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Stare into the sun w/o worrying about going blind! wear UV filter contacts.... :)
Liquid version. [egnor, Dec 11 2000, last modified Oct 17 2004]
Disposable UV filter contact lenses
Baked already. Incidentally, I read recently that people who have had their eyes' lenses replaced because of cataracts lose the eye's natural UV filtering and hence are able to see a little way into the ultraviolet spectrum. Does anyone know what this is like? [hippo, Dec 11 2000, last modified Oct 17 2004]
Optical brighteners and deer vision
In regard to your question, hippo. Can't provide a first person account of this, sorry. [reensure, Dec 11 2000]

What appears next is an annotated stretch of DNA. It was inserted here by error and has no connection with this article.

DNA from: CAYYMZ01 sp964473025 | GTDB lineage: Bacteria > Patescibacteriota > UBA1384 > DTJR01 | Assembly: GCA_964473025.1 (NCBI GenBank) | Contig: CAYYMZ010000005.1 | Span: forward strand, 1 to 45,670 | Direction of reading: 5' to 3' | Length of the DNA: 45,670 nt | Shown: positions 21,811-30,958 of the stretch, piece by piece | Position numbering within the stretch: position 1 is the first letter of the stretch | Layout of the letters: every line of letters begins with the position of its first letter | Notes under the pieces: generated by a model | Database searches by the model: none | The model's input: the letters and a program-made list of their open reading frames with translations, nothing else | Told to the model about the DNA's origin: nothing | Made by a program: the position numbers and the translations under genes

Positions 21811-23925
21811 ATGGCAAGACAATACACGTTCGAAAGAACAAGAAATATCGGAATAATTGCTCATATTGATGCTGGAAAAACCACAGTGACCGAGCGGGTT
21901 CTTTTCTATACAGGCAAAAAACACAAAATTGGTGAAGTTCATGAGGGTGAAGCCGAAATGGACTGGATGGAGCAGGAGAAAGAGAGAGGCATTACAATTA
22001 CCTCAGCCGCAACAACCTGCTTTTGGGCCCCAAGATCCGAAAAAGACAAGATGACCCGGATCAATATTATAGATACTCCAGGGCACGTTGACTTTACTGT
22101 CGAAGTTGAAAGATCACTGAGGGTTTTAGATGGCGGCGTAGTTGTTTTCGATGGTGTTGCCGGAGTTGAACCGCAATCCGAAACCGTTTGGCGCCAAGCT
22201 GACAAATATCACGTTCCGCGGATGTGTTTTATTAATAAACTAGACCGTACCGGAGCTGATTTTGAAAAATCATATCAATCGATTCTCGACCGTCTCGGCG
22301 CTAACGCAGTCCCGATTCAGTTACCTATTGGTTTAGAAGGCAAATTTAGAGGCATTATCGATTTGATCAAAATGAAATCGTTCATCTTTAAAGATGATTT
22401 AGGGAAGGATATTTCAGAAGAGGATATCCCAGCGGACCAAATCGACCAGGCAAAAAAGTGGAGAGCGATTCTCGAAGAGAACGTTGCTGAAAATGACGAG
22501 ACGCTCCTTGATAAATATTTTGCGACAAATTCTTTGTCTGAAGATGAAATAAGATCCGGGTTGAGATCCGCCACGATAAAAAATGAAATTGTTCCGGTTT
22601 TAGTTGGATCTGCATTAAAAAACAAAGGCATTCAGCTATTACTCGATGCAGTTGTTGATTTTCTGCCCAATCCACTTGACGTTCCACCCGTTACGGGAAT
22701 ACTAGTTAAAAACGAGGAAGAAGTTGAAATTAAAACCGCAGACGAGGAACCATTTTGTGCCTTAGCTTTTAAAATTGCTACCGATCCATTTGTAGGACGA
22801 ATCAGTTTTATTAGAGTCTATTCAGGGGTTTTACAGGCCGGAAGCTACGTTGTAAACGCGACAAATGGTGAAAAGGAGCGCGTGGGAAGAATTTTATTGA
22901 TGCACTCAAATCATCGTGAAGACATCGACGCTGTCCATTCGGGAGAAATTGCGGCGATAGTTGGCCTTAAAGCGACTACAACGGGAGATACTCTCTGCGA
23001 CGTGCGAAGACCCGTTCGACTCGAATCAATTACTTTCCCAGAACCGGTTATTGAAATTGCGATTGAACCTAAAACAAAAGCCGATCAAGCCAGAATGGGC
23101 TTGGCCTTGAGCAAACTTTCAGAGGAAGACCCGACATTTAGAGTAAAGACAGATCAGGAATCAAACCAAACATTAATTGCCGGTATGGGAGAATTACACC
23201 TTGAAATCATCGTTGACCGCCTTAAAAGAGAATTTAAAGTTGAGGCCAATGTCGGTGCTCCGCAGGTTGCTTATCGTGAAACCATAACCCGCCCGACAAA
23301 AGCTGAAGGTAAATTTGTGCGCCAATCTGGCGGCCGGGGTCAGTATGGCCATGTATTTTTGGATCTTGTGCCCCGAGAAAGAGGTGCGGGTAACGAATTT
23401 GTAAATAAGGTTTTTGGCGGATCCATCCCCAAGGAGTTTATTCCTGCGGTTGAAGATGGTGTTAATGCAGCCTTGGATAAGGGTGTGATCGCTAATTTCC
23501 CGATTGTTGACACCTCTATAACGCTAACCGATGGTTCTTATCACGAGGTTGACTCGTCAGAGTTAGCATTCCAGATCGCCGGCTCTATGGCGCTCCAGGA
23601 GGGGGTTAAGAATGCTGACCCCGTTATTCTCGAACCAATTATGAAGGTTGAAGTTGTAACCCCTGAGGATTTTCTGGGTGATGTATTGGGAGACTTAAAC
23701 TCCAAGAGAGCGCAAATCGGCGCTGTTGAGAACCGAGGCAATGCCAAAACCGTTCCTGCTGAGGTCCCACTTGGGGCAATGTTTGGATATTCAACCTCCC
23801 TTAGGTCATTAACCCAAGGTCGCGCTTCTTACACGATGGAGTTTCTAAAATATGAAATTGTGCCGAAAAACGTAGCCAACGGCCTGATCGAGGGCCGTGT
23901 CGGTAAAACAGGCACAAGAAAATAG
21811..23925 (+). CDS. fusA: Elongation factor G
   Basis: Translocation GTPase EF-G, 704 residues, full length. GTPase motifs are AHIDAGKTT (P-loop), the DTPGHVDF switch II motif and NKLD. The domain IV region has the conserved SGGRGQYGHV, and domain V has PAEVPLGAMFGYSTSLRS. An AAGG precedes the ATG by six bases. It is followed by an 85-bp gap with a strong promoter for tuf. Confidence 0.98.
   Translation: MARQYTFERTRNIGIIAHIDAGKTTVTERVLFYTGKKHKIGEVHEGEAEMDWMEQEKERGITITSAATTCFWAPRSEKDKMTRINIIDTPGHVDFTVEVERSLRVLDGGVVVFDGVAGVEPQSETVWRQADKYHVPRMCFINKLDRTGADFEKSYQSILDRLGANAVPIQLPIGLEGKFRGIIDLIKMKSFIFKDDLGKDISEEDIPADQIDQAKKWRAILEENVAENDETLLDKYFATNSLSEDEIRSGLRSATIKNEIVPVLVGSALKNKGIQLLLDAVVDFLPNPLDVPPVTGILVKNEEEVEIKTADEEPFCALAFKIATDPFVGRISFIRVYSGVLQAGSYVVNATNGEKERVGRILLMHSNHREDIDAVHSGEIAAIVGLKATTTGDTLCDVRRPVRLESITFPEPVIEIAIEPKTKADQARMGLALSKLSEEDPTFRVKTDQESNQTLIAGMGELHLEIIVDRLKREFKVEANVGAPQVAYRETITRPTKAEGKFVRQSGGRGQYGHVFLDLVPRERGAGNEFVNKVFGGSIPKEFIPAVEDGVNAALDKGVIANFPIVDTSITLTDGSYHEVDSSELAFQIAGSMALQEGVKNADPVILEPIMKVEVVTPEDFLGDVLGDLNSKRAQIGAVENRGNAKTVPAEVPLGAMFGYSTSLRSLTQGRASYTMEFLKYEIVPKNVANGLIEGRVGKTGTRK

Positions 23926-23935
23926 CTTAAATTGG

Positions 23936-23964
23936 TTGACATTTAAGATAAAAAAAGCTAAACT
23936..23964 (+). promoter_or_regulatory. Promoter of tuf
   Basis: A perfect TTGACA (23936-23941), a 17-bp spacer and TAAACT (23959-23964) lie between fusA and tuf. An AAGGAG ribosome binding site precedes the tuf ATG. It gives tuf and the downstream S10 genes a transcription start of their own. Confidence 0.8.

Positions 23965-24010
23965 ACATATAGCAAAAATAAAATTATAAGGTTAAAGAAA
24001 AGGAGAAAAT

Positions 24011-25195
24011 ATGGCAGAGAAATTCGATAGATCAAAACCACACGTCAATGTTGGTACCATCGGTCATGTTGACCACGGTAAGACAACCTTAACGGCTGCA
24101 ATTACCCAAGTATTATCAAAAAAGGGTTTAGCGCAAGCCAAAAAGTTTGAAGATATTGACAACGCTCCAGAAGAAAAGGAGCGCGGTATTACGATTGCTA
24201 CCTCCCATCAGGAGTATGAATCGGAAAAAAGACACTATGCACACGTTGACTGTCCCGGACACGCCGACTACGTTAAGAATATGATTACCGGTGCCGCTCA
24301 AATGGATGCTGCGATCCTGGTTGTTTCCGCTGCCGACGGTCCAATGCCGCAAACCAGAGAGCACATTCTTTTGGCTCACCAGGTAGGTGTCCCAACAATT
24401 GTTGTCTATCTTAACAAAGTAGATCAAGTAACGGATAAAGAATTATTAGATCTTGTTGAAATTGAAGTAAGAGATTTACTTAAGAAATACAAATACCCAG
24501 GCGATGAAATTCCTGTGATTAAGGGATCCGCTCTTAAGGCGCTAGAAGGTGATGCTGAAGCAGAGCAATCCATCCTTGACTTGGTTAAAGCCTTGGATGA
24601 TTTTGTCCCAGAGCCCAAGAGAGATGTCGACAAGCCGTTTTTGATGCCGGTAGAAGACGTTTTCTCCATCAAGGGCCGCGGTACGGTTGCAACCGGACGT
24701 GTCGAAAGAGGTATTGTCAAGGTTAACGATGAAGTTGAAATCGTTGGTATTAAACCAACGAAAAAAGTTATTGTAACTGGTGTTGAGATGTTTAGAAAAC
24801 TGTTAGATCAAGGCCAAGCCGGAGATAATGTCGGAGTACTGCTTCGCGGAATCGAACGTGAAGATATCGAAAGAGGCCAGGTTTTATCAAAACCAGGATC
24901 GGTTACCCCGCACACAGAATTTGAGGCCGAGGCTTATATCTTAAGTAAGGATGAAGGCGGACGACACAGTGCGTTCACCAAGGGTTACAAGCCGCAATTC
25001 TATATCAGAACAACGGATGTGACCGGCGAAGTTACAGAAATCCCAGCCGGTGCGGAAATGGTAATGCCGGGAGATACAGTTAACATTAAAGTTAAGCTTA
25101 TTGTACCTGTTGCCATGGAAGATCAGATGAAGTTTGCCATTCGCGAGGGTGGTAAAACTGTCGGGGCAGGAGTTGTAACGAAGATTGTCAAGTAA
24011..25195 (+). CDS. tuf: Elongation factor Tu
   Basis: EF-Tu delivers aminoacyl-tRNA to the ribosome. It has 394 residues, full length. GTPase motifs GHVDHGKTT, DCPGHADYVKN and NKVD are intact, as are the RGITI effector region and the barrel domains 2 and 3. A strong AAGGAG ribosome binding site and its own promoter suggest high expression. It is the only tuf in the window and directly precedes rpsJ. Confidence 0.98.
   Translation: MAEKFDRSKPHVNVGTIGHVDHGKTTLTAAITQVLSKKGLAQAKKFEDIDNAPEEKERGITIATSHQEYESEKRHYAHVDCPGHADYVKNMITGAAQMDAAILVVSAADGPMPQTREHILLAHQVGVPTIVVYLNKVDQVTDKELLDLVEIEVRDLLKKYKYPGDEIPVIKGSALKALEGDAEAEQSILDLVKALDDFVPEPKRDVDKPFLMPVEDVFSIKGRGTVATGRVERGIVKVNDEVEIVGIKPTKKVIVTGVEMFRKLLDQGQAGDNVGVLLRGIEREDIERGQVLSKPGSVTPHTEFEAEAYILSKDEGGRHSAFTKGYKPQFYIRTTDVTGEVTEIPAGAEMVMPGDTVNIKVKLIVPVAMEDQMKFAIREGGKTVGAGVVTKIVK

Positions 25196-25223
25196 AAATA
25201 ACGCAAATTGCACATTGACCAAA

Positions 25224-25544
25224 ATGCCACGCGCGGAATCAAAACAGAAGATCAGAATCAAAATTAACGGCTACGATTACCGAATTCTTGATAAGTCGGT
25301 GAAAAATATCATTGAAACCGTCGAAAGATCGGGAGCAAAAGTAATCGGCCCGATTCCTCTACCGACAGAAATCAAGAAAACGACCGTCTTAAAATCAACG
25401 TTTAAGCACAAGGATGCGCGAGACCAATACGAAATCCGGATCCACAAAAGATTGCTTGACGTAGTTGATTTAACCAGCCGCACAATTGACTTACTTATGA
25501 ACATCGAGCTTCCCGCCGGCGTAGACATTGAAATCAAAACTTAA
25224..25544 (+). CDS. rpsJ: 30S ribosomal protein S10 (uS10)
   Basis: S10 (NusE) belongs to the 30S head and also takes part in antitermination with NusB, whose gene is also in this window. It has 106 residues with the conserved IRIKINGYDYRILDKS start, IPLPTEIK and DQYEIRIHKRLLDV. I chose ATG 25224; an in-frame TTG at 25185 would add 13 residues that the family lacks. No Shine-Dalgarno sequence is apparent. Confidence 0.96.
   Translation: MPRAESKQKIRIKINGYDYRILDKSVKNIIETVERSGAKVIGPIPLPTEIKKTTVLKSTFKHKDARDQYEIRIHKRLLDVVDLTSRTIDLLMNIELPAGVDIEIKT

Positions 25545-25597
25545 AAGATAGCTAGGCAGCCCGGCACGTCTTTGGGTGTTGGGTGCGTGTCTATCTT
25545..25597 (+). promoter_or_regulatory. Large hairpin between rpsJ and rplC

Real "reverse color blindness"
[egnor, Dec 11 2000, last modified Oct 17 2004]
||Another possibility: Put a pinhole in one side of a box, tape a white sheet of paper into the box side opposite the pinhole and place the whole box on your head.
Get a lesson in night navigation without instruments.
||I think you're confusing "UV reflective" with "fluorescent". The kind of "UV ink" that is only visible to someone with UV vision won't do anything particularly notable under "black light" (though someone with UV-sensitive vision would find "black light" somewhat less than black).
||There are three damaging components to sunlight. The U.V. component, the thermal component, and the light-quantity component. You could have contacts that blocked 100% of U.V. light and still severely damage elements of the eyes such as the vitreous and the cornea with the thermal component alone. You could block out 100% of the U.V. and 99.9% of the thermal component, and still permanently fry your retinas with an overload of visible light from a source as strong as the sun.